STURM RUGER: Gun demand was unusually strong before the election, but now it's slumping

Demand for guns from Sturm, Ruger & Co. slowed in the first quarter, according to the company’s earnings results released on Monday.

The firearms-maker said sell-through of its products from independent distributors to retailers fell 7% after “stronger-than-normal demand [from consumers] during most of 2016, likely bolstered by the political campaigns for the November 2016 elections.”

Gun demand rose as then-Democratic presidential candidate Hillary Clinton led in the polls. Some prospective owners believed that tighter regulations would make it harder to buy guns in the future, prompting them to buy sooner rather than later.

But those fears were calmed after the election, and demand for guns has subsequently cooled.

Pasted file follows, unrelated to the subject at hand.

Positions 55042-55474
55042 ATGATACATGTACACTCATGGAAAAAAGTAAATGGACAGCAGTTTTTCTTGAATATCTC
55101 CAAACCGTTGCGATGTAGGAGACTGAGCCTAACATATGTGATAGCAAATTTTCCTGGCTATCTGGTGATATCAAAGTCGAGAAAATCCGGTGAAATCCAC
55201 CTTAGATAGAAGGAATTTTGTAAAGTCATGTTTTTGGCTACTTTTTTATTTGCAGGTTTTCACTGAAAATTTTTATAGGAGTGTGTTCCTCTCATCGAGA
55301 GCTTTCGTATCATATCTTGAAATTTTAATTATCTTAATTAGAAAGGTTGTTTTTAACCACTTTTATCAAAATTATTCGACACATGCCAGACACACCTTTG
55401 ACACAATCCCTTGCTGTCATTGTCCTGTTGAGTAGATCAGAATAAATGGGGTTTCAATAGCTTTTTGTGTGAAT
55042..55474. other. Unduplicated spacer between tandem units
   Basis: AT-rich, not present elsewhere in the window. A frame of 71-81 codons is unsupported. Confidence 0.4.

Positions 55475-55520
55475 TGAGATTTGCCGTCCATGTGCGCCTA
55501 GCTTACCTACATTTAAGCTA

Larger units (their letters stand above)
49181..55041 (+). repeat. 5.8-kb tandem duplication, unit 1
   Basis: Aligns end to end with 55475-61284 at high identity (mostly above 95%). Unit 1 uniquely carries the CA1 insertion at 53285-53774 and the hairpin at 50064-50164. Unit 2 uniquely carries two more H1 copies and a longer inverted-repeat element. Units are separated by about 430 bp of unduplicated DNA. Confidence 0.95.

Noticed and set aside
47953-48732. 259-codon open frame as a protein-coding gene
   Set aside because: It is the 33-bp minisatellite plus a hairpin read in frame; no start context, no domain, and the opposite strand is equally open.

Outgoing CEO Michael Fifer last year called on “our customers and all freedom-loving Americans to take action in support of the Second Amendment,” leading up to the election. Fifer retires on Tuesday and will be succeeded by Christopher Killoy, the president and chief operating officer.

Sturm Ruger reported a 3% decrease in net sales to $US167.4 million from the first quarter of 2016. Its diluted earnings per share were unchanged at $US1.21, but higher than what analysts had forecast.

Its shares rose 4% in after-hours trading.

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